20 Kirkwood Avenue, Upper Riccarton
Christchurch, NZ, 8041

Popular version of paper 1aNS4, “Musical mind control: Acoustic convergence to background music in speech production.”
Presented Monday morning, November 28, 2016
172nd ASA Meeting, Honolulu

 

People often adjust their speech to resemble that of their conversation partners – a phenomenon known as speech convergence. Broadly defined, convergence describes automatic synchronization to some external source, much like running to the beat of music playing at the gym without intentionally choosing to do so. Through a variety of studies a general trend has emerged where we find people automatically synchronizing to various aspects of their environment 1,2,3. With specific regard to language use, convergence effects have also been observed in many linguistic domains such as sentence-formation4, word-formation 5, and vowel production6 (where differences in vowel production are well associated with perceived accentedness 7,8). This prevalence in linguistics raises many interesting questions about the extent to which speakers converge. This research uses a speech-in-noise paradigm to explore whether or not speakers also converge to non-linguistic signals in the environment: Specifically, will a speaker’s rhythm, pitch, or intensity (which is closely related to loudness) be influenced by fluctuations in background music such that the speech echoes specific characteristics of that background music (for example, if the tempo of background music slows down, will that influence those listening to unconsciously decrease their speech rate)?

In this experiment participants read passages aloud while hearing music through headphones. Background music was composed by the experimenter to be relatively stable with regard to pitch, tempo/rhythm, and intensity, so we could manipulate and test only one of these dimensions at a time, within each test-condition. We imposed these manipulations gradually and consistently toward a target, which can be seen in Figure 1, and would similarly return to the level at which they started after reaching that target. We played the participants music with no experimental changes in between all manipulated sessions. (Examples of what participants heard in headphones are available as sound-files 1 and 2]

podlubny_fig1

Fig. 1
Using software designed for digital signal processing (analyzing and altering sound), manipulations were applied in a linear fashion (in a straight line) toward a target – this can be seen above as the blue line, which first rises and then falls. NOTE: After manipulations reach their target (the target is seen above as a dashed, vertical red line), the degree of manipulation would then return to the level at which it started in a similar linear fashion. Graphic captured while using Praat 9 to increase and then decrease the perceived loudness of the background music.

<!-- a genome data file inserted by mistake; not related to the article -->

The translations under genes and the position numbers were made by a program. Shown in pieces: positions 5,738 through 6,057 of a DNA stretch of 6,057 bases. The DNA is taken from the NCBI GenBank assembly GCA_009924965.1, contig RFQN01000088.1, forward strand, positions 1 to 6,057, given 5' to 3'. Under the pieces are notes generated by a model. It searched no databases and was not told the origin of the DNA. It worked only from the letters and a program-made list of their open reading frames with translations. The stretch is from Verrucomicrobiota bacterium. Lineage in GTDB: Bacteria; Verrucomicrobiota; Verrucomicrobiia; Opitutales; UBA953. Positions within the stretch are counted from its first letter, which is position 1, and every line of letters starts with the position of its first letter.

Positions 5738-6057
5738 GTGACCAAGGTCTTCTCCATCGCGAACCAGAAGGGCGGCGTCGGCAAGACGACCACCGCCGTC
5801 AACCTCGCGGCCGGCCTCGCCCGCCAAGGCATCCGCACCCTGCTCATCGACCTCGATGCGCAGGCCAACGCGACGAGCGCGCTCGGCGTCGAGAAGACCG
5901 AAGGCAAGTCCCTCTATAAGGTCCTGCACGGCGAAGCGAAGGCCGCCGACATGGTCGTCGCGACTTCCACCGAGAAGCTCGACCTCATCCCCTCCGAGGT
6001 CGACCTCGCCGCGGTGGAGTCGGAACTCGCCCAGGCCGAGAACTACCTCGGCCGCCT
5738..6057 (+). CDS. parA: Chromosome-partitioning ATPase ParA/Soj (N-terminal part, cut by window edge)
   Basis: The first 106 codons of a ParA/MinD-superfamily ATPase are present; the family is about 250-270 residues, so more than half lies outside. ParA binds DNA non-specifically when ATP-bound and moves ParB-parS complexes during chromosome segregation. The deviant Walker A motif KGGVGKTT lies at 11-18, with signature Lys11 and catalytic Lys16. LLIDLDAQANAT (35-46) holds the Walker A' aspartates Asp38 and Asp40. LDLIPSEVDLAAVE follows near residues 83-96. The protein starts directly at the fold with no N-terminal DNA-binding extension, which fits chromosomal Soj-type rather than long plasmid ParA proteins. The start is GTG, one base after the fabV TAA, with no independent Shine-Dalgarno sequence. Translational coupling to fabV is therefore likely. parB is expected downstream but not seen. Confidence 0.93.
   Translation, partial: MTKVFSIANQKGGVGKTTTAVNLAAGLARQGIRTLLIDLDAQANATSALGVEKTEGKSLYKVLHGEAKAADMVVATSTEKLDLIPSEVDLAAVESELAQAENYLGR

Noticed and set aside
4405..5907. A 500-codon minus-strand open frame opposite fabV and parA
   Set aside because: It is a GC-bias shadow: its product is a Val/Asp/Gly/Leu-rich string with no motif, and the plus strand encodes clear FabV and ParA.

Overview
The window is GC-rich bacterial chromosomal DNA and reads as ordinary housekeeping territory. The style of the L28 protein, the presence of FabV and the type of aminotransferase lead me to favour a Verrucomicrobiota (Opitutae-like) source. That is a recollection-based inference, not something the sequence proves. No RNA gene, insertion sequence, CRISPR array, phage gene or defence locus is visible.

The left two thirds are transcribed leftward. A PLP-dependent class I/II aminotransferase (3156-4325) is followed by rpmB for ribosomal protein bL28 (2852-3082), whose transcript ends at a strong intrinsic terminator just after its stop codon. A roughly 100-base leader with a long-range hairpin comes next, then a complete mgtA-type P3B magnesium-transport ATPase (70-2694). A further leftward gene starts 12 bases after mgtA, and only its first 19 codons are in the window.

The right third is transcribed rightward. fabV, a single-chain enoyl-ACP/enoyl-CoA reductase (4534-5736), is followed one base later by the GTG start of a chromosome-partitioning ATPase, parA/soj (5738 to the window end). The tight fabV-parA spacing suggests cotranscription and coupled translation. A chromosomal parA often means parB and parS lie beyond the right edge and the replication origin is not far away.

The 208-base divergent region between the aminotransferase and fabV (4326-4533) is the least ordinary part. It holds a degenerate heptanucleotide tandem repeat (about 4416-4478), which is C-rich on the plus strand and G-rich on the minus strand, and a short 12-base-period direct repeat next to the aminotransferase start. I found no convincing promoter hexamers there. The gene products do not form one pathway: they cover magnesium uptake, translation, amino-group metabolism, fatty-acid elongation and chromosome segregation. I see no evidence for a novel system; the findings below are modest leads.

Data from 15 native speakers of New Zealand English were analyzed using statistical tests that allow effects to vary somewhat for each participant where we observed significant convergence in both the pitch and intensity conditions. Analysis of the Tempo condition, however, has not yet been conducted. Interestingly, these effects appear to differ systematically based on a person’s previous musical training. While non-musicians demonstrate the predicted effect and follow the manipulations, musicians appear to invert the effect and reliably alter aspects of their pitch and intensity in the opposite direction of the manipulation (see Figure 2). Sociolinguistic research indicates that under certain conditions speakers will emphasize characteristics of their speech to distinguish themselves socially from conversation partners or groups, as opposed to converging with them6. It seems plausible then that, given a relatively heightened ability to recognize low-level variations of sound, musicians may on some cognitive level be more aware of the variation in their sound environment, and as a result similarly resist the more typical effect. However, more work is required to better understand this phenomenon.